NU Vision Abroad to Matagalpa, Nicaragua in partnership with Planting Hope, Inc. • May 2008

Academic programs will integrate all students into a common educational activity, allowing for greater diversity in the classroom and throughout campus. Norwich will develop goals for diversity for our oncampus faculty, staff and student populations to more closely align with the diversity of our nation. iii. The commuter population will continue to add diversity to campus and invite participation from veterans and adult students, but will reduce in size over time as we become a more residential campus. iv. Campus-Based Programs - Norwich academic programs will continue to be designed to prepare students for the rapidly occurring changes of the 21st century. Programs will employ student research and active learning to produce leaders with expertise in problem solving and in the development of emergent technologies. All Norwich programs will allow for international experiences to broaden student perspective and expand cultural awareness. As appropriate, academic programs will employ external accreditation models for internal validation and external recognition. We will expand our online undergraduate capability to assist those students who are studying abroad.

Norwich University 2019 Strategic Plan | 8


b. Online Programs for 3,200 distance students. i. In the spirit of academic innovation developed by Captain Partridge, Norwich operates its online programs responsive to the marketplace, developing and delivering rigorous academic programs through current and emerging technologies. Norwich online programs will engage 2,000 students in 12–15 master’s programs, post-baccalaureate certificate programs and partner-based continuing education. CGCS utilizes a relationship marketing model to actively develop and package custom educational experiences for corporate and government partners. ii.

Norwich will engage 1,200 undergraduate students in five online degree completion programs. The degree completion programs include Criminal Justice and the Strategic Studies and Defense Analysis program, designed specifically for Special Operations Forces. Remaining degree completion programs are to be determined.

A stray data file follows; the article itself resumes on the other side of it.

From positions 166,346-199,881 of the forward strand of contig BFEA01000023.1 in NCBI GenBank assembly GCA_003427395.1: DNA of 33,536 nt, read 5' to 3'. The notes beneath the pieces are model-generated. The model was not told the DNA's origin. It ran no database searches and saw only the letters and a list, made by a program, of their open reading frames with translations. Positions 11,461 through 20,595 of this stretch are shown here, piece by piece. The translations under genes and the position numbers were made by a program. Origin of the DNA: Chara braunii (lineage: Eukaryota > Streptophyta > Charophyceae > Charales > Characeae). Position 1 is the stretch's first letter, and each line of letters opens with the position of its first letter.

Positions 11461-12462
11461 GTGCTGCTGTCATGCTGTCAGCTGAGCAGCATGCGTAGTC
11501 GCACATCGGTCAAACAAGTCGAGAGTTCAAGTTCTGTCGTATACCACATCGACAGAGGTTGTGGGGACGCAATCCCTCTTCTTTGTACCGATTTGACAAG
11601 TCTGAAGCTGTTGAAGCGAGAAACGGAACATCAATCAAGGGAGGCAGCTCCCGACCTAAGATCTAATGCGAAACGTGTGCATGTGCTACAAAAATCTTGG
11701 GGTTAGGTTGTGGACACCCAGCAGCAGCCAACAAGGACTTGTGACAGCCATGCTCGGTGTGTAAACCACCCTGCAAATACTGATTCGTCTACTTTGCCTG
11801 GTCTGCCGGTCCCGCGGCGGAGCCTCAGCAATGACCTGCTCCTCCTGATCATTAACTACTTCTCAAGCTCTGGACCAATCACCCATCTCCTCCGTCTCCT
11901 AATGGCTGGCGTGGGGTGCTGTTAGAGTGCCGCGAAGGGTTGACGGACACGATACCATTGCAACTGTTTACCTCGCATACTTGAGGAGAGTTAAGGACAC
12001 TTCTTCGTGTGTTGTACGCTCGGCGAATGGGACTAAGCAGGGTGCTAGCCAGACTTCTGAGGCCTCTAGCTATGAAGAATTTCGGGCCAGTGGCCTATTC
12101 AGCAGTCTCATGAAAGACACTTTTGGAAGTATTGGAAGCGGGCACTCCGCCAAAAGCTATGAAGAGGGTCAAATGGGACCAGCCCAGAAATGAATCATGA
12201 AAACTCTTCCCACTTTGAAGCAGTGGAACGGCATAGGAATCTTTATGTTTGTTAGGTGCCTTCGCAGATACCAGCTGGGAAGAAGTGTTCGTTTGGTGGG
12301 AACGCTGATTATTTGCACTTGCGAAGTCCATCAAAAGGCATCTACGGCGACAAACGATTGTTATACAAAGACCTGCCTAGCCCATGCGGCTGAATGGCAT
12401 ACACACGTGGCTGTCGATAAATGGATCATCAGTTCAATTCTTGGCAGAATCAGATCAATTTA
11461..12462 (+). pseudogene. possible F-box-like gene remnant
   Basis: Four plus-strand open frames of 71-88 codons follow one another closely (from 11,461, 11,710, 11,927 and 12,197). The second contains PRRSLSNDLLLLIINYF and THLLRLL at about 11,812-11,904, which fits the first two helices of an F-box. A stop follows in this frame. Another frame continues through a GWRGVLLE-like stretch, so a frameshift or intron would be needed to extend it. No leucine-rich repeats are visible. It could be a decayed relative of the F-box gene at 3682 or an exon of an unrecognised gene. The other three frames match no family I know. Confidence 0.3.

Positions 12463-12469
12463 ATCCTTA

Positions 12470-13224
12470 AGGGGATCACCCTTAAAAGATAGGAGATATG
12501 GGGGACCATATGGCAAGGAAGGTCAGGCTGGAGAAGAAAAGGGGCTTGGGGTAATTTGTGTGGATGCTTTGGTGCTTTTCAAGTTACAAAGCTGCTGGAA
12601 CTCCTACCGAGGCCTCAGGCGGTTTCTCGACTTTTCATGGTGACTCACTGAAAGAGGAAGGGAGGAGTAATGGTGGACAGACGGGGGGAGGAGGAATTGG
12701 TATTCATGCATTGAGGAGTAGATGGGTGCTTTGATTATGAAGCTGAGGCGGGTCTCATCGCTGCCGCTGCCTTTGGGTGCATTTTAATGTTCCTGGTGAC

iii.

Norwich online will develop and offer a variety of continuing education programming including for-credit graduate and undergraduate coursework as well as “micro- credentials” in skill areas. Norwich online will focus on both degree and continuing education programs to meet the needs of businesses or individuals. These programs will be delivered in a variety of modalities and be used to

explore new concepts and delivery methods. Experimentation with emerging technology will allow Norwich online to develop best practice and integrate these concepts into its degree programs.

c. Faculty and Staff i. Campus-Based Faculty – Norwich will continue to develop and maintain an engaged faculty dedicated to the success of our students and active in scholarly endeavors. Norwich faculty is primarily concerned with student development as leaders and mastery within their disciplines. Norwich describes all its programs as “high touch” which translates into a supportive academic and administrative structure that places students at the center. Faculty employ a variety of teaching modalities and technology to enhance student performance and prepare them to be engaged and productive citizens. Faculty pursue scholarly activity and professional development within and across disciplines to grow as scholars or practitioners, as well as to enhance the student experience. Norwich faculty will become more diverse with the goal to more closely mirror American higher education. We will measure our success in the classroom by using a variety of national and campus based assessment instruments to evaluate student learning and the overall quality of the educational experience.

Prof. Donald Wallace, Eng.Sc.D. and student advance IR scope technology for potential military applications.

9 | Norwich University 2019 Strategic Plan


ii.

Online Faculty – Norwich will continue to rely on a small cadre of core faculty in our online programs to administer and oversee the educational processes, with an international and national network of adjunct faculty who are leaders in their individual fields.

In the spirit of our founder Alden Partridge, all Norwich faculties will collaborate across learning modalities and delivery systems for an innovative interdisciplinary educational process. iii

Staff – Norwich staff play an integral role in student outcomes, promoting academic achievement and personal growth, and career readiness. Norwich embraces learning as a lifelong process and is committed to developing the knowledge and competence of each staff member.

Many Norwich athletic teams have had significant conference and regional success in NCAA competition which further strengthens the brand.

Goal 2: National Brand and Visibility a. The primary source of our national brand is the character, sacrifice, and successes of our alumni for they are the guidon bearers of the value of our unique educational model. Norwich is a nationally recognized, innovative higher education institution and senior military college, known for developing leaders for the military, government, and the private sector. Norwich is ranked as a Northeast United States top tier institution as recognized by U.S.News & World Report. We are a university with a rich traditional campus and vibrant online presence. b.